Which milk is best for me?


Whole, skimmed, soy, rice, almond…there are so many different types of milk that we are being told to try to receive various health benefits. These beverages come with many different tastes that aren’t suited to everybody’s pallets, but there are so many health benefits these drinks that it is hard to avoid them. We investigated the different type of milk and their pros and cons, to see which type of milk suits you.

Good old cow’s milk:

The milk we know and love (well most of us); it comes in whole, semi-skimmed and skimmed. Semi skimmed milk is the most popular type of milk in the UK with a fat content of 1.7%, compared to a minimum of 3.5% in whole milk and 0.1% in skimmed milk. Like other animal based food products, milk is filled with protein with semi-skimmed milk containing 3.6g and whole containing 8g. Cow’s milk is also a great source of calcium with one cup containing 30% of an adult’s daily recommended allowance. One issue that people have with cow’s milk is the fat content; although ‘good’ fat, those who are looking to lose weight prefer to opt for a different, lower fat milk option.

Soy milk:

Soy milk isn’t technically milk…it is plant based and is made from the liquid that remains after soy beans are soaked, finely ground and strained. Soy milk tends to be the chosen milk of those who are lactose intolerant or are vegan. Like cow’s milk, soy milk is packed with protein with one cup containing 7g; it is also a good low fat option containing 4 ½ g of fat and zero cholesterol. One downfall is that soy milk is not a good source of calcium; however some brands alter their soy milk by adding extra vitamins and calcium to their products. The only issue with these branded products are that they often add sweeteners and flavourings that contain less protein and can actually lead to weight gain.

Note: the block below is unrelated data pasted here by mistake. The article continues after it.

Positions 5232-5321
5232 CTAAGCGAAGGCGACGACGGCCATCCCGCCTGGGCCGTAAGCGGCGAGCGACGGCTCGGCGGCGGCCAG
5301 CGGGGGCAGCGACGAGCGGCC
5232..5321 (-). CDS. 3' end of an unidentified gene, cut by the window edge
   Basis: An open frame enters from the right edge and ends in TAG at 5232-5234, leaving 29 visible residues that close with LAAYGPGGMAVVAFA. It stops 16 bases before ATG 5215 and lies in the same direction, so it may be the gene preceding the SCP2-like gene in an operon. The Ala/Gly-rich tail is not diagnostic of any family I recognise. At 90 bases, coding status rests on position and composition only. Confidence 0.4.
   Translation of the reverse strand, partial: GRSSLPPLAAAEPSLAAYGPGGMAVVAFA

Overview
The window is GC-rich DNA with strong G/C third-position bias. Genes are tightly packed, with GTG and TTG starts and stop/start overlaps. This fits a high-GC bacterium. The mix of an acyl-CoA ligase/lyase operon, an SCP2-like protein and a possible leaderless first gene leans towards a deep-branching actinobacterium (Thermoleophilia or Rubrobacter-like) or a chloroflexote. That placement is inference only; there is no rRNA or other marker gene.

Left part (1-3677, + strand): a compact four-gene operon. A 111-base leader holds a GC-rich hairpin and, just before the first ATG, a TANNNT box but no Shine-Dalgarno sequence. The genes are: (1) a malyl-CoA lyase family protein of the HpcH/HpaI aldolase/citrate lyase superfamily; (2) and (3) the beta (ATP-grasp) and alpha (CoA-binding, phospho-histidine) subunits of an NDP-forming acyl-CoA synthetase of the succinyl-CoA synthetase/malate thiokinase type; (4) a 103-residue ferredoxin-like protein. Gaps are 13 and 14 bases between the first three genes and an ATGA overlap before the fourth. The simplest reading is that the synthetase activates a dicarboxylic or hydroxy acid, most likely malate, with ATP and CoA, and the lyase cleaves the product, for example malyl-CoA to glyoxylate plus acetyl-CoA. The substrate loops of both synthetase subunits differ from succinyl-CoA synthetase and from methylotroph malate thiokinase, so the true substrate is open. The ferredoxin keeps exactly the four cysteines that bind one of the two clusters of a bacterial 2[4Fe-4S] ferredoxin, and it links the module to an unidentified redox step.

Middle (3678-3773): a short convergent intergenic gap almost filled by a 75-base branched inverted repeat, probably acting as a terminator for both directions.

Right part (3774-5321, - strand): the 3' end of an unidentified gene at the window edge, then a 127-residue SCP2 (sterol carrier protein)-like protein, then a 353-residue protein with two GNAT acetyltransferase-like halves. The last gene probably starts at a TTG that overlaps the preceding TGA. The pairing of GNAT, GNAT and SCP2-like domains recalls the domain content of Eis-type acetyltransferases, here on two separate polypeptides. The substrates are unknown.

Rice Milk:

Rice milk is a naturally sweet alternative to cow’s milk and is the main choice for those who are allergic to both lactose and soy. Containing only 1g of protein, and 23g carbs per cup, those who choose to substitute their milk for rice milk must plan their other nutritional choices wisely; however rice milk is still worth consuming as it is very good for your heart with it containing zero cholesterol and lactose free.

Almond Milk:

When roasted almonds are blended the result liquid is enriched with nutrients including calcium, vitamin d and antioxidant vitamin e. A healthy, low fat alternative to milk, one cup contains just 60 calories and is free of saturated fats, cholesterol and lactose. The only downsides to this milk is that it only contains 1g of protein and you should stay clear of flavoured version as (like soy milk) these alternatives contain sweeteners and tend to be higher in calories.

Feeling a little confused as to what is better for you? Why not try them all and see what you prefer, just stay clear of flavoured milks (we’re talking chocolate) as they often contain unnecessary sweeteners. Remember that our gym team are always happy to help with any nutritional advice that you may need, sign up HERE to receive a FREE 1-1 gym session.

*image source: http://haccpeuropa.com/shareit/wp-content/uploads/2011/08/Milk.jpg  


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